What is the deal with Japan's smile merchants?

Originally published at: What is the deal with Japan's smile merchants? | Boing Boing


In Japan, we smile with our eyes.


So, in keeping with the premise of the article, the question becomes: did y’all beat Tyra to it?


This predates that.


Hopefully it doesn’t end up being an excercise in circular reasoning, or we have all wasted our time here.

You mean their comedy which satirised English society, including it’s then contemporary obsession with all things Japanese, by setting it in a fictional country that exaggerated all their own flaws?


From what I seen and heard online, Japan is still pretty masked up even into mid 2023. Yeah Matt had a very solid point about mistranslated and misinterpreted articles about Japan reaching the west so i’m not too surprised to hear about niche smile coach stories. And besides i’ve seen a lot weird rural america stuff firsthand over the years (heck I was in one town I haven’t been in years a few days ago because I wanted to avoid the real life SCPs that live there) so I would be hypocritical to think that Japan is weirder than us lmao.


Wearing a mask is convenient because I can put on the biggest goofiest smile I want when I think of something funny, and no one will wonder what the heck is wrong with me!


I just spent the weekend in Tokyo, and my rough count was about 50% mask rate on public transportation. It’s getting hot and humid, so a lot more people are going maskless these days.


Japan is so weird and wonderful.

I’m heading there with my happy mutant teenagers and long-suffering spouse in August for 3 weeks. Our trip plan: Tokyo-Kyoto-Hiroshima-Nagoya-Kanazawa-Tokyo.

Can anyone recommend some online resources to find some especially unique and interesting things to see and do?

Why are we so primed to believe Japan is an alternate universe where things like this could happen?

OK - let’s be honest - because there are a lot things that are different in Japan, from gadgets to various colorful subcultures, to its unique history, and social traditions. So if you have something made up relating to one of those things, it seems feasible Japan has a lot of social rules, and something that reinforces them doesn’t sound that far fetch to me.

That said, I don’t think that it is unique to Japan or any other foreign land. Add “Florida man” to the beginning of any wild headline, and one won’t dismiss it as impossible.

In the category of “sounds like that could be right”, at the space museum I worked at (which already had a plethora of fun facts of where every day items came from the space industry) we swept up bits of popcorn with this floor sweeper that was the Hokie brand. I had a few people convinced that The Hokie Pokie was actually from the Hokie Brand. I said in the 50s is was a radio and TV sales jingle, and they gave away a little record single as a promo. It was so easy to use, you could do this little dance while you swept up.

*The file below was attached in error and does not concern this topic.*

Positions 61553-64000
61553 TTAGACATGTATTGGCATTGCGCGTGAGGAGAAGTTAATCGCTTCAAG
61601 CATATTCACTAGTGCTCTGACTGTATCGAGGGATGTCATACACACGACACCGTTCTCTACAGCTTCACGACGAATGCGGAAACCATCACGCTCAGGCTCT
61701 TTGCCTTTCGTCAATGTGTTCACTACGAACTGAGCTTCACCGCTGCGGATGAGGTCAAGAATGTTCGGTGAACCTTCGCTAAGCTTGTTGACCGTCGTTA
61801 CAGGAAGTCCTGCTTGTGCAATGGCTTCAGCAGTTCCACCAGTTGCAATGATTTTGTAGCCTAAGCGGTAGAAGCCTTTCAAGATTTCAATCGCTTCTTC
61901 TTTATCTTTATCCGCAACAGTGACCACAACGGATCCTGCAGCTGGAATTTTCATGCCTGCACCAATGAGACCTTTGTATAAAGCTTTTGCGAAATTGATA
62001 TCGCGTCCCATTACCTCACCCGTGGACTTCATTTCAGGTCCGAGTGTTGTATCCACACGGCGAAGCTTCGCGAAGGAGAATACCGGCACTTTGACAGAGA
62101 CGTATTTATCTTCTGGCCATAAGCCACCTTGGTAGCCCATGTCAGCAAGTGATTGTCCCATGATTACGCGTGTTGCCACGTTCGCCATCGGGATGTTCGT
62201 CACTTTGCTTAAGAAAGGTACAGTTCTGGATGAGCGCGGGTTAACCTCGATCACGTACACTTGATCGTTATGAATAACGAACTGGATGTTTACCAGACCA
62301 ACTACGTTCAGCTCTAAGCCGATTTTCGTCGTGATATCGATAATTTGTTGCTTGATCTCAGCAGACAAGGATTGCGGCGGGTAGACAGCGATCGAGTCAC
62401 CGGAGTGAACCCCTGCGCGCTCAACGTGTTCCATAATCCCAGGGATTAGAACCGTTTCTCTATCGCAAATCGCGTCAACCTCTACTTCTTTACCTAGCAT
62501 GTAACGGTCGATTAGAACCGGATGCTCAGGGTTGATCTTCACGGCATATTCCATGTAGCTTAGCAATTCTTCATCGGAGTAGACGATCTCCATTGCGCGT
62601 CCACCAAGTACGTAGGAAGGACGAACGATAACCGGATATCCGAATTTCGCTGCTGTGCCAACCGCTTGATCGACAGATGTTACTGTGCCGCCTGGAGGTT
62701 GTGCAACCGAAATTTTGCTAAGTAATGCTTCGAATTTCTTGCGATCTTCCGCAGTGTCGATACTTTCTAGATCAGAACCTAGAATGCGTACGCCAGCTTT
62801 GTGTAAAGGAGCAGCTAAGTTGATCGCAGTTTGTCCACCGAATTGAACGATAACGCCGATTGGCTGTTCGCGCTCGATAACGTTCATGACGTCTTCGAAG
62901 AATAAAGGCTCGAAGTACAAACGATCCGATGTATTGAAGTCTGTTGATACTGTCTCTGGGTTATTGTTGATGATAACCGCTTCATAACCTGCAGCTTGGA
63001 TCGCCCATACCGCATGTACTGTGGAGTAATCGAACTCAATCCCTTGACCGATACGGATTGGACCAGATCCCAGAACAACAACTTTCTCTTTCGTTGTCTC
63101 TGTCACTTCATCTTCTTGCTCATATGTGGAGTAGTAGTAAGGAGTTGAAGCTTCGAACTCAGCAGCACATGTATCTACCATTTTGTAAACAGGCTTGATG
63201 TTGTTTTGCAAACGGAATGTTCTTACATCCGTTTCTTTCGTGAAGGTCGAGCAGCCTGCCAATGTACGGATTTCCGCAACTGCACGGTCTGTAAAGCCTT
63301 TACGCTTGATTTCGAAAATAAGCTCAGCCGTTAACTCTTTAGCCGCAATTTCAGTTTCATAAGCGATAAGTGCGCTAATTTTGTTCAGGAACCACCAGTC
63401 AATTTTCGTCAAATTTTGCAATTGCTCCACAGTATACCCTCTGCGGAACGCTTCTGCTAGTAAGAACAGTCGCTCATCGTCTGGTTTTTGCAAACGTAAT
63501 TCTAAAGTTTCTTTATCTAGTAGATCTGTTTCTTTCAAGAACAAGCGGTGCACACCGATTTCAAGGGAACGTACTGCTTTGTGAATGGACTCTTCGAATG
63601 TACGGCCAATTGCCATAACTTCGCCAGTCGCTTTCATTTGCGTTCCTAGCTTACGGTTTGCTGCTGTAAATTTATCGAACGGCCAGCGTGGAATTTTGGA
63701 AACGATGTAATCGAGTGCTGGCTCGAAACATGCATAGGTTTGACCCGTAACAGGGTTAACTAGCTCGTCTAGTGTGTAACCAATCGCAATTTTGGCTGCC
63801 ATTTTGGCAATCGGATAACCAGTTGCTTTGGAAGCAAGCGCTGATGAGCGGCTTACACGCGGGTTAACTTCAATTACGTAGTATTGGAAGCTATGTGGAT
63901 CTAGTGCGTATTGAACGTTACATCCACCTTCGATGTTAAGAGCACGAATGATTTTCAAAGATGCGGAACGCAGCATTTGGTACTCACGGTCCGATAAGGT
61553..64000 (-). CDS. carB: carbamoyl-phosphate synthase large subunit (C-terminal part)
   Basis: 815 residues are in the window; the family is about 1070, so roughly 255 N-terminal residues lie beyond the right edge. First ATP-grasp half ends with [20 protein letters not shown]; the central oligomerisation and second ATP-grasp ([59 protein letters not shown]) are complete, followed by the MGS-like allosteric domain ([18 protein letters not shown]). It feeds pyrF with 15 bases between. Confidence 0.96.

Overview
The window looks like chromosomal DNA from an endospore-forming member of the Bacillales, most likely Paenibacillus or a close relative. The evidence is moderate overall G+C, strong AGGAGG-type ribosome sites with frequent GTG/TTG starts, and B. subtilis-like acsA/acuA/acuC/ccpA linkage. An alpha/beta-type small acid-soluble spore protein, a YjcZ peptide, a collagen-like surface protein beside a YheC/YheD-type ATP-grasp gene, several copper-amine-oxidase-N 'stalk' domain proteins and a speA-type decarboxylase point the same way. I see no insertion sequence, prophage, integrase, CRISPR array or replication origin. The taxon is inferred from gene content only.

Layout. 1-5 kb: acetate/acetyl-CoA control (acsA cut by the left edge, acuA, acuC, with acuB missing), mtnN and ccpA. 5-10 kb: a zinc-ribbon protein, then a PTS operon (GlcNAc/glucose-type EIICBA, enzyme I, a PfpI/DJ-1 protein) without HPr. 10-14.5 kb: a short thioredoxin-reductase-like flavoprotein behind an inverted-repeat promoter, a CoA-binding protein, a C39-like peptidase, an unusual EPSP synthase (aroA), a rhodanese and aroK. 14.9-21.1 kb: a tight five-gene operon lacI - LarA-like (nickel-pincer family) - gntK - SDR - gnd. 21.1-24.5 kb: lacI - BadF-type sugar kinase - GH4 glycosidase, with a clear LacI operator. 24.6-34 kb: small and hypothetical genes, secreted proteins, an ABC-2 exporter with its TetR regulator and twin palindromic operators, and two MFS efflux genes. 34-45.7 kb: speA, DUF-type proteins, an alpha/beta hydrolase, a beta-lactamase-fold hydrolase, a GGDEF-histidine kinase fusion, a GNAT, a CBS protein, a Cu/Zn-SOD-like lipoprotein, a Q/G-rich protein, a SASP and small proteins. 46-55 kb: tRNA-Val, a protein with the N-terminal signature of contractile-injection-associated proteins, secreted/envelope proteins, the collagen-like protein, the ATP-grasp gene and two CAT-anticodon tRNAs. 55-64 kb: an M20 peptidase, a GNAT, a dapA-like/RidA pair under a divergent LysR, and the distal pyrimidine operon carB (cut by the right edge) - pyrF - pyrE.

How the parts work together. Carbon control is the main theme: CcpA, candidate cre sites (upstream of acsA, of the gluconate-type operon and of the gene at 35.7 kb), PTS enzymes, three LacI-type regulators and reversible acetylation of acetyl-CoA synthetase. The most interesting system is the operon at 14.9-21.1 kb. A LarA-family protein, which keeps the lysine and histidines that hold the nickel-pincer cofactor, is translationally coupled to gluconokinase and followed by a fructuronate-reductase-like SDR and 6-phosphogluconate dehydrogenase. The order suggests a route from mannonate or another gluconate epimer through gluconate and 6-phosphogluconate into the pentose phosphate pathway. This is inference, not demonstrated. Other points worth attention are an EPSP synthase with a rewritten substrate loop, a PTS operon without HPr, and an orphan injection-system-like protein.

Not disputing your experience but on my daily commute I would say the mask wearing is still a lot higher than that, more like 80%, but that could be because there are fewer tourists at 06:30.
I still wear a mask on public transport but generally not elsewhere, my wife still wears a mask whenever she is in a shop as well.

Mask wearing was quite normal here before the pandemic and we should expect that levels will remain higher than in western countries.

The thing that really annoys me is foreigners thinking that mask wearing means that the person is scared of catching something, that is the opposite of why lots of people normally mask in Japan.


That’s a good point. It’s a very different crowd out and about on the weekend. 80% is closer to what I am seeing in Kobe, where there aren’t nearly as many tourists to begin with. (Not to say that it’s only tourists who are not masking, but none of the tourists whom I saw were wearing masks at all.)


Japan has less of a lead when it comes to gadgets these days. I remember back in the early 2000’s, here in the UK we were just getting the first phones with built-in cameras, but my Japanese sister-in-law had a flip phone with a much better camera, which could also do some kind of eye-detection and apply basic filters. All tech that was a couple of years away in the UK. (At the same time, the US was still back two years behind Europe).
These days technology is much more evenly distributed.


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